Seas & Shores

Audubon Louisiana's Small Dredge

Small dredge restores coastal marshes damaged by hurricanes.

In 2008, Hurricane Ike swept through Southwest Louisiana and the Paul J. Rainey Wildlife Sanctuary, Audubon’s oldest and largest sanctuary. Within the Rainey Sanctuary, the hurricane gouged 16 acres of marsh, creating an open pond. Faced with the need to restore the marsh in the hurricane-created pond, Audubon commissioned construction of a small dredge as a cost-effective means to put coastal restoration into the hands of local people with local concerns.

The concept was to develop a user-friendly dredge that was small enough to be portable, but powerful enough to efficiently move sediment for small-scale marsh restoration work in areas of limited accessibility. The dredge also needed to be cost-effective, so landowners could begin to restore land without having to wait for state or federal projects. State and federal dollars target large projects that encompass thousands of acres, while small-scale restoration can be difficult to fund or overlooked.

Audubon Louisiana partnered with local construction company Javeler Construction, Inc. to design and construct the small dredge, and the “John James” dredge was born. Javeler Construction, Inc. donated the dredge to Audubon Louisiana for proof of concept and the operation of the project was initially funded by a TogetherGreen grant. 

The John James is an open pontoon barge, 9ft wide 24ft long and 12 feet high, drawing about 18 inches of water. A diesel fueled, hydraulic, 15 hp Toyo pump is the powerhouse and can move mud more than 600 feet away through a 4” hose. It takes only two people  to operate and manage all aspects of the dredge and fill process. Analysis has shown that the cost per acre is much lower than traditional marsh creation andrestoration operations.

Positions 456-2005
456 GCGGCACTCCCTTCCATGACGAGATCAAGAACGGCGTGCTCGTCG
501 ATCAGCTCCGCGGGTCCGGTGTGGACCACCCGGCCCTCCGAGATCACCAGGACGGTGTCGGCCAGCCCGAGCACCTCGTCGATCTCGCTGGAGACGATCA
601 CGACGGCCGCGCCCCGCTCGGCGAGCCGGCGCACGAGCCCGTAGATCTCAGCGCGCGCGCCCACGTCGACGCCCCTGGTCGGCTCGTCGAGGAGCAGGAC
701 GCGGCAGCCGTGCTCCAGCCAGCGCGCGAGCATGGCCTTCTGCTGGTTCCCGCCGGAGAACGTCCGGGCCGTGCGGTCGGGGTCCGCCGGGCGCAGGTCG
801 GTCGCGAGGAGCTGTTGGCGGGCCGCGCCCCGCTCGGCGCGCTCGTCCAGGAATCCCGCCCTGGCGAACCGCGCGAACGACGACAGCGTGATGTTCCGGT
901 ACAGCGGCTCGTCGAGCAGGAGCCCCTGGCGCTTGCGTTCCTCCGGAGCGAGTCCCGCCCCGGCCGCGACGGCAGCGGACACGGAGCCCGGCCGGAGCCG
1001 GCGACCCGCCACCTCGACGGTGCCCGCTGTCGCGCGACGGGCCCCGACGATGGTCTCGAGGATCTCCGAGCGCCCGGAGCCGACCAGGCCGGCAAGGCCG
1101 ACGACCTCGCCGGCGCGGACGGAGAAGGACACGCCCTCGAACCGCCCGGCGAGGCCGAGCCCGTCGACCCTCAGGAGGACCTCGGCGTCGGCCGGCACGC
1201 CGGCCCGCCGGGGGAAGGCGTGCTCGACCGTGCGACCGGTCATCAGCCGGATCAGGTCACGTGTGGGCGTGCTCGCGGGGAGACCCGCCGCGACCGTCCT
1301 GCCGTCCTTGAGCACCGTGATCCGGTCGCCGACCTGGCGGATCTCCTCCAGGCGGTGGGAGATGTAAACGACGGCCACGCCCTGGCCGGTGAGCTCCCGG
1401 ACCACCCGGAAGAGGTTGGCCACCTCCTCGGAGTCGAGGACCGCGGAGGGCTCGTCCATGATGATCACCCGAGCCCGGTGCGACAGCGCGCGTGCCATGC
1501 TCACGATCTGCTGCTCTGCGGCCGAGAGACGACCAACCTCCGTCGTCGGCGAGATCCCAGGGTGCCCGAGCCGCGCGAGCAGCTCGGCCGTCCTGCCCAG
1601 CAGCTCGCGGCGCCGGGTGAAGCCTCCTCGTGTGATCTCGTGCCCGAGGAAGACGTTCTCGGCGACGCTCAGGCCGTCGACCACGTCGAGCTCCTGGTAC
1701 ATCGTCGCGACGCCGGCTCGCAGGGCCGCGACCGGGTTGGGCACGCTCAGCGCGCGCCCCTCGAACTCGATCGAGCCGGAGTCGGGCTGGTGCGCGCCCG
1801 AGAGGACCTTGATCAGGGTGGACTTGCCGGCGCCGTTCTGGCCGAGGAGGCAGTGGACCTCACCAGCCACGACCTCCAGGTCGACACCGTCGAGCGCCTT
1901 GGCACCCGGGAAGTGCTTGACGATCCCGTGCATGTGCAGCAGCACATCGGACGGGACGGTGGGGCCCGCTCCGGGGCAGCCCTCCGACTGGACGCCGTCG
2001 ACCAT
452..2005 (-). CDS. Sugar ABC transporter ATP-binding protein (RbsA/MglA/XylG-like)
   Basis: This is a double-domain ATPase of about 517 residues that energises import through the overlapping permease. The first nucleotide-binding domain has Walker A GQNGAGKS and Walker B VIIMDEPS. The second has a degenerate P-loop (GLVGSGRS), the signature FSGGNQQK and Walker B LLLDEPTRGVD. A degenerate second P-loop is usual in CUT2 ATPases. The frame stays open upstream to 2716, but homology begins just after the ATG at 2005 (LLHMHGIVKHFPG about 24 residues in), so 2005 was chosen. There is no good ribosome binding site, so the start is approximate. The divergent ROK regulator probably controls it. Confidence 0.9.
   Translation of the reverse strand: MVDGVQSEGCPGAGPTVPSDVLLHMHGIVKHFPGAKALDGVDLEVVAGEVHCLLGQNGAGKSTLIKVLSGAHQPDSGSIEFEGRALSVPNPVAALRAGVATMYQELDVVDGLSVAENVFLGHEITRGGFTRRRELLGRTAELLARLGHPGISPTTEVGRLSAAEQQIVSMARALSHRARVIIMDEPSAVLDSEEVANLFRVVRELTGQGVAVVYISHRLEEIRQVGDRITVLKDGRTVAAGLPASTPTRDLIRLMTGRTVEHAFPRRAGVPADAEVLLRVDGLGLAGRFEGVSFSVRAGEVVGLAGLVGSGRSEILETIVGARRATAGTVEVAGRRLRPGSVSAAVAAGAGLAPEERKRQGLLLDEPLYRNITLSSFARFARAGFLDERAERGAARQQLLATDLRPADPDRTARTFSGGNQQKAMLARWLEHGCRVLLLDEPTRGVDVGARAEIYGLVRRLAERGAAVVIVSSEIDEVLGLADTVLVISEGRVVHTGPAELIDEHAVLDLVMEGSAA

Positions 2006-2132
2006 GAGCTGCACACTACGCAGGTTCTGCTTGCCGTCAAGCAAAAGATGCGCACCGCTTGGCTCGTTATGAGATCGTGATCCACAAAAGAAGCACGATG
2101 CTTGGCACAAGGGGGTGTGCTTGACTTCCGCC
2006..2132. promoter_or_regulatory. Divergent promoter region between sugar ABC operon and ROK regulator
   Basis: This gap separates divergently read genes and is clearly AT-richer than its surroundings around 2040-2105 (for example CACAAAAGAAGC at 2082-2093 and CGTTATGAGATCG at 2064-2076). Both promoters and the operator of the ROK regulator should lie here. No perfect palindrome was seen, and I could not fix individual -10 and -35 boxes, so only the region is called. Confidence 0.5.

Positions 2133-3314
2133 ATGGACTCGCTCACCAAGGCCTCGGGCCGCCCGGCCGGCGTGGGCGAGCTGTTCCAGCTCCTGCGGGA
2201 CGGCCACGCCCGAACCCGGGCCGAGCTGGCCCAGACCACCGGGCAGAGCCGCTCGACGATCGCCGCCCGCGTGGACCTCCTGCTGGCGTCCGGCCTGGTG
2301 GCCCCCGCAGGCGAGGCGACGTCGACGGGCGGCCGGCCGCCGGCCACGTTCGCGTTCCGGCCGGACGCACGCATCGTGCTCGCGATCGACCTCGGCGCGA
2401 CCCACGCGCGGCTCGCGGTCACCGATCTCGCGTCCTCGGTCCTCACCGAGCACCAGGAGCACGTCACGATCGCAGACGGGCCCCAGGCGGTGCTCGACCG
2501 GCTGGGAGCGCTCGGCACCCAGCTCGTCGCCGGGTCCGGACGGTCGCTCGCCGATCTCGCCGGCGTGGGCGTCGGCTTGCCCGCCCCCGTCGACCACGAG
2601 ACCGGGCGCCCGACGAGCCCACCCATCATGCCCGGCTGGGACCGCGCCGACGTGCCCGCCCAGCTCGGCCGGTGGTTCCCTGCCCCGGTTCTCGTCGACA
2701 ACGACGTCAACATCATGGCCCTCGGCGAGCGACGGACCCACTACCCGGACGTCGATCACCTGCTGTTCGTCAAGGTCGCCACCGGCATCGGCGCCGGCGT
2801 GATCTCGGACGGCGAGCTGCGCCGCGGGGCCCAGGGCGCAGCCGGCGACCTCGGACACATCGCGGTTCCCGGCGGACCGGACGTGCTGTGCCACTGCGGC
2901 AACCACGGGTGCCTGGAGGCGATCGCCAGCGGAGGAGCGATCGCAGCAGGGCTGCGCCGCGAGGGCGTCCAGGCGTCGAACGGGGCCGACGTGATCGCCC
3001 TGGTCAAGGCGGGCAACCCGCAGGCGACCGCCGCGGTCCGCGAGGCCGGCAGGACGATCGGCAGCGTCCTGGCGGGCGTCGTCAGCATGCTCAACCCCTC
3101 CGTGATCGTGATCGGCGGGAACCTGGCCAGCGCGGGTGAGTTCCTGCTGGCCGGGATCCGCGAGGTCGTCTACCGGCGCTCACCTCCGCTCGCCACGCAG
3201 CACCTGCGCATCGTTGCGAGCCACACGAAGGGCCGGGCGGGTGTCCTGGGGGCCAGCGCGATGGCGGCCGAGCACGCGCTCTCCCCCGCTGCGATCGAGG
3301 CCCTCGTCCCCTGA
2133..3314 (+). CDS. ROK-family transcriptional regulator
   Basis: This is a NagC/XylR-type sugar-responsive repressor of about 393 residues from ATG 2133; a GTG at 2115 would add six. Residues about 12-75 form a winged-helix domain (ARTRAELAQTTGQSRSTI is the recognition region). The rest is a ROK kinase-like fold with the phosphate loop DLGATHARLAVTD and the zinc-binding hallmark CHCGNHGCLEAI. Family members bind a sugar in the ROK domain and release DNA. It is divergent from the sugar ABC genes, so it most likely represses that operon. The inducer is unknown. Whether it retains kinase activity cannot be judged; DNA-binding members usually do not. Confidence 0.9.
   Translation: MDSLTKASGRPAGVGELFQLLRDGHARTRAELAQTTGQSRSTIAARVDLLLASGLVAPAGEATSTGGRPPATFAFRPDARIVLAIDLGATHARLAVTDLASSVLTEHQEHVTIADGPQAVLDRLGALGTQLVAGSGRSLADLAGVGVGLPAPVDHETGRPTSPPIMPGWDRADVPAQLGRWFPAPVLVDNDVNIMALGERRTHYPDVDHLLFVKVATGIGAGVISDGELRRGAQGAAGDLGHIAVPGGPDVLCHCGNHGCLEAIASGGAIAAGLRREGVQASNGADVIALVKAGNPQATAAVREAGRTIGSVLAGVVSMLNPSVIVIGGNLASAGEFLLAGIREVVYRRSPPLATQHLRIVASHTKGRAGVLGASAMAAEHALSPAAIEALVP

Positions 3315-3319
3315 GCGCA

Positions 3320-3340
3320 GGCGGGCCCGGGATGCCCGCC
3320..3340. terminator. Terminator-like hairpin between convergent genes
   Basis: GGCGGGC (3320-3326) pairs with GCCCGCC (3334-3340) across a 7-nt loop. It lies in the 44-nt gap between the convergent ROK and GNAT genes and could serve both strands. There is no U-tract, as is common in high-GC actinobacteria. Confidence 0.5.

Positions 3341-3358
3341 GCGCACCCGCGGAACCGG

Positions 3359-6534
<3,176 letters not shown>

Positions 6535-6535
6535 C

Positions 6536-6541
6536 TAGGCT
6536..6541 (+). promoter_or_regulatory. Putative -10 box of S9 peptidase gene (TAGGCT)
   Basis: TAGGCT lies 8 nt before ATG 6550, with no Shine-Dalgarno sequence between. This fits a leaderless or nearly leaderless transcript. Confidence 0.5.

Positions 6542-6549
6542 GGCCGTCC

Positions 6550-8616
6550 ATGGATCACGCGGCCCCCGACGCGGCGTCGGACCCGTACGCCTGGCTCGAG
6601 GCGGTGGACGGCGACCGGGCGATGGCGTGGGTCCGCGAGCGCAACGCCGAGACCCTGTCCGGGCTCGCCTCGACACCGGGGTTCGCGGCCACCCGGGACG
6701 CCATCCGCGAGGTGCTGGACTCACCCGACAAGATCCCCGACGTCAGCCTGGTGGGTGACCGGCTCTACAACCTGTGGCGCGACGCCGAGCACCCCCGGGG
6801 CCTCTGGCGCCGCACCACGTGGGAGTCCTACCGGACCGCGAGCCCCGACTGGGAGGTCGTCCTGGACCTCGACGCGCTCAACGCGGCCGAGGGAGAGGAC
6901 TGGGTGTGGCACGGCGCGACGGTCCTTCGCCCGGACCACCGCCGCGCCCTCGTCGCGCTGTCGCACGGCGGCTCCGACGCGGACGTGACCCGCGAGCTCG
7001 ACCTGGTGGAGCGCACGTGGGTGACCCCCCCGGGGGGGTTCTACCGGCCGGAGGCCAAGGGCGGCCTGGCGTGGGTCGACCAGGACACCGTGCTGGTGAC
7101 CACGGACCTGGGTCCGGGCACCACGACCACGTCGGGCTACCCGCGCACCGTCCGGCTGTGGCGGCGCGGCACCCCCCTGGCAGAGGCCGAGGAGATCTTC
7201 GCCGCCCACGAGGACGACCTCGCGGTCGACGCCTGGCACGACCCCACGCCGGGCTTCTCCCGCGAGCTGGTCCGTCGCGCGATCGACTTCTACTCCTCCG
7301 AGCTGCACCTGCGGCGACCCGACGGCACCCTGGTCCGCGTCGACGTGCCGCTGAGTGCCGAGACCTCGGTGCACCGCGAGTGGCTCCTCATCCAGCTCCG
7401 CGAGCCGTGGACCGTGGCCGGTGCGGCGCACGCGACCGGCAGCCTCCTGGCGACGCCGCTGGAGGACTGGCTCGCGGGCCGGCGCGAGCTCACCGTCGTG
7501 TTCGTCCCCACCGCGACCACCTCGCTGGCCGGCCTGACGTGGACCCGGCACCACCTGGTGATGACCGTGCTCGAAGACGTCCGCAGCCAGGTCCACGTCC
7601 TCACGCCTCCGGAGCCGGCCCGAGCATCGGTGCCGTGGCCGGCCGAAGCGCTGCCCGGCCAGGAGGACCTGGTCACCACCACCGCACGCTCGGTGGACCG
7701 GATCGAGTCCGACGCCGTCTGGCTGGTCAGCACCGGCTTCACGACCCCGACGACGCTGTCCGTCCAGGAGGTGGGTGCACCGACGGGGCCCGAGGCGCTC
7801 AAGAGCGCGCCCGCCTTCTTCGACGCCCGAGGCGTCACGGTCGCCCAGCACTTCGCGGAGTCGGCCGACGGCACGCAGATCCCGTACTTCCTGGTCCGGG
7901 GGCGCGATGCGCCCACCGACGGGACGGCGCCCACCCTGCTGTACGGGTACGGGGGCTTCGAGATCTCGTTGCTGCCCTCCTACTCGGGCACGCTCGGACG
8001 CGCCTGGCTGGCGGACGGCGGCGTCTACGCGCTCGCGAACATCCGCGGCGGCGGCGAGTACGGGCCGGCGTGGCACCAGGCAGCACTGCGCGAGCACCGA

Using the small dredge, Audubon Louisiana created marsh terraces within the pond to reduce wave action and erosion. This promotes the growth of marsh and aquatic vegetation, creating additional habitat for birds and other wildlife.

Learning the art of mud management has been an ongoing process. Before and after each terrace is put in place, and then periodically for at least three years, the pond area will be surveyed. Vegetative growth will be measured as well as the plant species that occur. Seven terraces are planned, but the actual number of terraces to be completed is highly dependent upon weather, water levels at the time of dredging, and staff schedules.

If you would like to learn more about small dredges and how they work to restore land, we've put together a dredge guide here: Utilizing Small Dredge Technology for Restoration of Marsh on Private Properties 

Audubon Louisian's small dredge, the John James.

Small dredge in operation in the canal.
Marsh section at Rainey Sanctuary, April 2011
Same marsh section as above, August 2014

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